The fashion and tech industries are more connected than ever. But for designers, it's still often unclear how they can tap into new technologies to make their businesses stronger.
The CFDA wants to rectify that. On Wednesday, with the help of industry advisor Ari Bloom and Kristina Simmons of venture capitalist firm Andreessen Horowitz, the council hosted a panel discussion featuring companies that designers in the audience -- including Steven Alan, Tamara Mellon and the Public School guys -- just might want to work with.
First up was Shapeways, the maker of 3D-printed jewelry, as well as a pair of wings worn down the runway at the latest Victoria's Secret fashion show. "Our sweet spot is in accessories and jewelry," said Charlie Maddock, director of business development at Shapeways. (The firm has worked with Kimberly Ovitz and Neiman Marcus, among others, in the past.) The big question from the audience was: When is 3D printing going to become less expensive? Maddock said that prices for plastic pieces have decreased dramatically. A 3D-printed iPhone case, for instance, costs about $25 to make. Three years ago it was more like $500. Hopefully, the cost of printing metals will come down, too. "What we want is for you to leverage the minimum run of one," Maddock said. "Instead of making 1,000 of the same pieces, 3D printing allows you to make 1,000 unique pieces."
Danika Laszuk, vice president of marketing at Jawbone, also wants to collaborate with fashion houses on new designs, particularly for the Jawbone UP, its big foray into the wearables market. "This has to be something people want to wear, that's comfortable and that looks good," Laszuk said. She also spoke quite a bit about how the company is leveraging its data to create compelling stories around events. For example, last Fashion Week they tracked the sleeping, eating and drinking habits of several attendees who were wearing the Jawbone UP. "There was lots of caffeine involved," she said.
For designers who want to modernize their sketch process, there was FiftyThree, a company that makes what I can only describe as digital creation tools. "Paper," its first product, allows you to create beautiful sketches on the iPad. "Book" allows you to print those sketches in a custom-bound Moleskine notebook. And "Pencil" is the startup's attempt at making the stylus hip: it's rendered in a sustainable walnut. "The rise of the tablet has changed everything," George Petschnigg, FiftyThree's cofounder and CEO, said. Both Kelly Wearstler and Twitter's Jack Dorsey are fans.
Andrew Lipovsky, cofounder and CEO of Eponym, was there to recruit new brands for his white-label eyewear business. You might remember Lipovsky from his "open letter to Warby Parker" last year, in which he chided the affordable-eyewear firm for bullying his Brooklyn-based brand, Classic Specs. CS is still around, but what Lipovsky and his founders figured out was that they could do really, really good business by making eyewear for fashion brands who are too small -- or too cool -- to work with the likes of Luxottica. Steven Alan is one of Eponym's biggest clients. Eponym does all the work for these brands, from the sourcing to selling. "It's not fair that only big brands got to make their own eyewear," Lipovsky said. "We're offering them a viable opportunity."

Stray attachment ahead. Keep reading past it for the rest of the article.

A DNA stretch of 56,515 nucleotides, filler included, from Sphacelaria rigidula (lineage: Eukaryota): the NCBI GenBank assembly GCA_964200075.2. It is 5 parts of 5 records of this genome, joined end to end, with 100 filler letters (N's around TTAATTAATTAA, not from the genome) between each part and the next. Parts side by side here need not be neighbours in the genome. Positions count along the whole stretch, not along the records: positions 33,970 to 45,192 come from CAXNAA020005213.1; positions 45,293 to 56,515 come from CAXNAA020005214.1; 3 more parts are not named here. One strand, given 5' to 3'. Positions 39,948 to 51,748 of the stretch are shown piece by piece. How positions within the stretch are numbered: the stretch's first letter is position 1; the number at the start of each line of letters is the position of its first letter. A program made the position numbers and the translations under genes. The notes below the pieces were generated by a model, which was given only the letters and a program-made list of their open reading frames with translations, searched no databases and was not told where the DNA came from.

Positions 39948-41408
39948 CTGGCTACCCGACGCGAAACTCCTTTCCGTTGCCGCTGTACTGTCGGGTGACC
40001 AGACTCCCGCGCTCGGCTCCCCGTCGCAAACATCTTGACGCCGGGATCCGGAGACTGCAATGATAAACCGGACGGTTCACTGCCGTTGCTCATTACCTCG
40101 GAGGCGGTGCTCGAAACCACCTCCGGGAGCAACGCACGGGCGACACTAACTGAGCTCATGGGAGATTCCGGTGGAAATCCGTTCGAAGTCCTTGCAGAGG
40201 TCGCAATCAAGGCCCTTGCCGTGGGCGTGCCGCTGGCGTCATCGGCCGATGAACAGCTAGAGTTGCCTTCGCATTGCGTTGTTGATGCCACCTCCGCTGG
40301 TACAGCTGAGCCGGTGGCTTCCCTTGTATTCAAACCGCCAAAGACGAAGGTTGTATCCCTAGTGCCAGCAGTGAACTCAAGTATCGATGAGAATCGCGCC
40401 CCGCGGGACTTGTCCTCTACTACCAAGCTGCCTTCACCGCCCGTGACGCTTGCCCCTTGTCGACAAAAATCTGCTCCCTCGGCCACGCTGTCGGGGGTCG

And last but not least there was Sara Wilson, who works on strategic partnership development at Facebook and Instagram. Wilson spoke a lot about best practices, particularly in relation to Instagram, but she was clear that company is not into brands jumping on Instagram Direct just yet. "We're not encouraging it for brands," she said. "Of course some of them are already leveraging it in cool ways, but we're focusing on the individual user." Instead, Wilson suggested brands watch new advertising opportunities closely -- and to really think about how they're represented on Instagram. "The brands with best accounts are the ones that choose for or five topics and really own them," she said. "Burberry has done a great job of this -- for them it's the weather, trench coats, etc. When I look in my feed, I instantly know it's a Burberry photo."
Andreessen Horowitz's Simmons, who spent years at Lululemon before joining the San Francisco-based VC firm earlier this year, thinks fashion and tech are perfect partners: now they're just figuring out how to make the most out of each other's strengths. "One thing I think tech companies can learn from fashion is putting personality into how they do things," she said. And for fashion companies, it's about utilizing tech to make your product better, and easier for the customer to access. Expect to see a few headline-making collaborations come out of this event.